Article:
Cookie period is the time wherein affiliates can still be credited for commissions. It is set by the affiliate network. The browser cookie links a sale to you whenever your site visitor clicks on a particular affiliate link and makes a purchase. The cookie period refers to the time they reach the destination website to the actual time they purchased something from the store.
If you get THAT clear and believe in some product, go ahead. Your audience trusts your word. But most folks need to use or experience before they can get clear, because they have a fear: the fear of using trust. I am slowly losing that fear but still use what I promote, before I promote it. I also just sell my stuff mainly. Since I have quite a few products and eBooks and services to sell.
1. Is there nowhere to promote it within USA? The US is going to bring the lions share of traffic for most products so I’d prioritize promoting to them above anything. If you prefer the Canadian network because the payouts are higher/you have a relationship with them/whatever then you can Geo target your affiliate link. That will send Canadian traffic to your CA link and American traffic to your US link.
Michael, great article–lots of good solid ideas to get my affiliate (& my rear end), up and at it!! Also, love those falafels too! I am in the process of building a website that will have approximately 8-10 products offered over time. The products all come from the same niche. Do you think this type of site can have good success as well, or do you think just focusing on one product per website is the way to go?
While your site is still new, it's a good idea to start capitalizing on someone else's audience. Continue focusing on building your own content, but also considering writing content for a few big, high-traffic blogs that are relevant for your niche. By writing content for a bigger site, you are able to get in front of another audience and showcase your expertise on a particular topic. This will eventually lead to more traffic to your site, as well.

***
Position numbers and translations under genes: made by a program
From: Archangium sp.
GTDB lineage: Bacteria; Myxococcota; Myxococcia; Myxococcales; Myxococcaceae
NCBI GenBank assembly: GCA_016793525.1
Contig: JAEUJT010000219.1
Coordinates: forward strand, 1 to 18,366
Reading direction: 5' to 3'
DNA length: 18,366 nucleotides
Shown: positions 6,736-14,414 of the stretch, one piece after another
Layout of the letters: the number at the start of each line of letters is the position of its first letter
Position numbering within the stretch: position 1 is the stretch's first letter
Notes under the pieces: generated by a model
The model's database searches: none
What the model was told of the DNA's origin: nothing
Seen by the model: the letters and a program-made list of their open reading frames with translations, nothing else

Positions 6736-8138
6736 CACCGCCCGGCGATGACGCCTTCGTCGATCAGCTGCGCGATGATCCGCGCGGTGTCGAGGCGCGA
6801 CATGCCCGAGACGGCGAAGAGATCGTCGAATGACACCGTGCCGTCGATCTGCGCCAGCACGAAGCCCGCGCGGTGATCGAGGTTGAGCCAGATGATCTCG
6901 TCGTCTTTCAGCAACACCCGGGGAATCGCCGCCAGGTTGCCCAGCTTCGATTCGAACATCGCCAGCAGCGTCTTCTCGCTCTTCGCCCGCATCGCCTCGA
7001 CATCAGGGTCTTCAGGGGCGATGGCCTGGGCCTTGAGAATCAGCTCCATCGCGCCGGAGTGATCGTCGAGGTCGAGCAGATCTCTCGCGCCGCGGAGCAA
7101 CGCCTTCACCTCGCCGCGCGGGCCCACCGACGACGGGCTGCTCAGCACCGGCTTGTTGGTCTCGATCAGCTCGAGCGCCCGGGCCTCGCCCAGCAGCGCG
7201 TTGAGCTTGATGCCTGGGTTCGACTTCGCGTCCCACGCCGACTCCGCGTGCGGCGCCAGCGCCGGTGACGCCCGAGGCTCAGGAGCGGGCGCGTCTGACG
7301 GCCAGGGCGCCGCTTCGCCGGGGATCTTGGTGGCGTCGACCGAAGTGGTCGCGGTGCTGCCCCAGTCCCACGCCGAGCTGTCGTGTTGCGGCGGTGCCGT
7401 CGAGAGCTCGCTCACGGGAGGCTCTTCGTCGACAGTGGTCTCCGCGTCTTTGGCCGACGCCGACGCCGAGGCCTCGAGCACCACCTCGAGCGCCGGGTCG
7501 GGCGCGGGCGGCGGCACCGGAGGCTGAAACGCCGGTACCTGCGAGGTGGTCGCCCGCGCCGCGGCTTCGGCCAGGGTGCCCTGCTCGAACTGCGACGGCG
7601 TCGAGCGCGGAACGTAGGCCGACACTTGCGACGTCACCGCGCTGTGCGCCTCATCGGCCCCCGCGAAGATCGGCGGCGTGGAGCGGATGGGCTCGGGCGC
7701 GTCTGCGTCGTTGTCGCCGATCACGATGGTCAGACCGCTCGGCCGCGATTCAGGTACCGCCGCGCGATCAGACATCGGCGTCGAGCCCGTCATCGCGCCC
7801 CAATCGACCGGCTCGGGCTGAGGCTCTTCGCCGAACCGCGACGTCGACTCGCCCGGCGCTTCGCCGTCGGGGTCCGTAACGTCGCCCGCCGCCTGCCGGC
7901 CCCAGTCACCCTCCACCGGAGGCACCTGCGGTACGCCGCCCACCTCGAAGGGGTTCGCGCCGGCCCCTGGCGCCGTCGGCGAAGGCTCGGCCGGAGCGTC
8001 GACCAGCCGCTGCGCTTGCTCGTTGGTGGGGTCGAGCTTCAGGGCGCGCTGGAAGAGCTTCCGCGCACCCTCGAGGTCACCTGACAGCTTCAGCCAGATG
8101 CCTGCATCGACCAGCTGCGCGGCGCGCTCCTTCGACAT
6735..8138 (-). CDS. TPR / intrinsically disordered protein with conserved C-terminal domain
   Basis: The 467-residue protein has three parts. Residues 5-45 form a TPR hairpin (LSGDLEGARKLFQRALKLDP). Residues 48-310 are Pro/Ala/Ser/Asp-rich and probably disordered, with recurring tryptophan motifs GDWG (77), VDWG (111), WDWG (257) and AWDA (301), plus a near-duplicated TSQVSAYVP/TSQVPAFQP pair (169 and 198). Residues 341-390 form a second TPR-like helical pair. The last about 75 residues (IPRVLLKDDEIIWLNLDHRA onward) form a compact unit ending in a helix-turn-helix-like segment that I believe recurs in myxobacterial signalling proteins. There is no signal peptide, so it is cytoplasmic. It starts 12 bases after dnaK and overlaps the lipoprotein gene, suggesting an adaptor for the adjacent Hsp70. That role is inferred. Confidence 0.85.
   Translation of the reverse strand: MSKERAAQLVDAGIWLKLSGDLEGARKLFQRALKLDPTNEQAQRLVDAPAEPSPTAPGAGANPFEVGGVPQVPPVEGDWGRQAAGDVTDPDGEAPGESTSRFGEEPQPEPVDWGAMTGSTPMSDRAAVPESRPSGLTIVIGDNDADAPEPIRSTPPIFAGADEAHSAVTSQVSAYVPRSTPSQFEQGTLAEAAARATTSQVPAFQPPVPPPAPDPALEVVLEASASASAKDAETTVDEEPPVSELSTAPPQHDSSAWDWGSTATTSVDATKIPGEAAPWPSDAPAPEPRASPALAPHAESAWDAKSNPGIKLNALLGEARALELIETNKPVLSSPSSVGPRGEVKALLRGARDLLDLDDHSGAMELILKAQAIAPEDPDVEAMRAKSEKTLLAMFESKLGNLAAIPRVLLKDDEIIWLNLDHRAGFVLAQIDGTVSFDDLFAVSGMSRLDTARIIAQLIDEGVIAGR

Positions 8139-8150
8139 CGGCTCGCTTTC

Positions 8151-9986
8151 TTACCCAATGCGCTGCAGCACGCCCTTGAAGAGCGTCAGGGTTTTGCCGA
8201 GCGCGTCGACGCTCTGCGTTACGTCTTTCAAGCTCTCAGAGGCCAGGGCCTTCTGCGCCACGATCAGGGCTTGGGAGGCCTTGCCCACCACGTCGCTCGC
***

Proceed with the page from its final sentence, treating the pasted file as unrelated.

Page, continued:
The best way to market your affiliate website is actually free! You want to rank highly in search results where people will find your site and visit at no cost. Preferably, these visitors will be highly targeted and “ready to buy” visitors that you can refer to earn commissions. The best way to promote your site in search engines is to use something called SEO, which stands for Search Engine Optimization. However, you shouldn’t just rely on search engines to bring you traffic. There are tons of ways to diversify traffic sources and while search engines are probably the best, other methods work well, too. The most popular is through social media sites like Facebook, Twitter, Instagram, and Pinterest, but you can also look into things like Google Adwords and the Yahoo Bing Network located at Media.net. While paid advertising can be a bit risky and expensive, a working paid advertising campaign can make you a ton of money. In order to sell the affiliated products, you need to have readers one way or another. Attracting readers requires a lot of dedication and is as important as creating high quality content. My highest recommended way to achieve a huge number of website visitors over time is to use the CTPM process.
I always add an HTML table of contents to posts to make sure they are long and structured. This has been a HUGE help for me (and my readers) and there are tons of benefits: better chance of getting “jump to links” in Google (see below), increased average time on page, decreased bounce rates, and it makes it easier for readers to navigate through your content.
Great article as it gets me thinking about the various ways to monetize my sites. With that said, my biggest hurdle has been how to get started building traffic. You see articles all over the net talking about massive traffic techniques, but I’ve never really found a guide for a fresh blog/website and how to get to their first 100, 500, or 1,000 daily uniques. Of course writing consistent quality content is key, but writing alone an audience does not make. Any tips or articles to point us to? Thanks again Sean!
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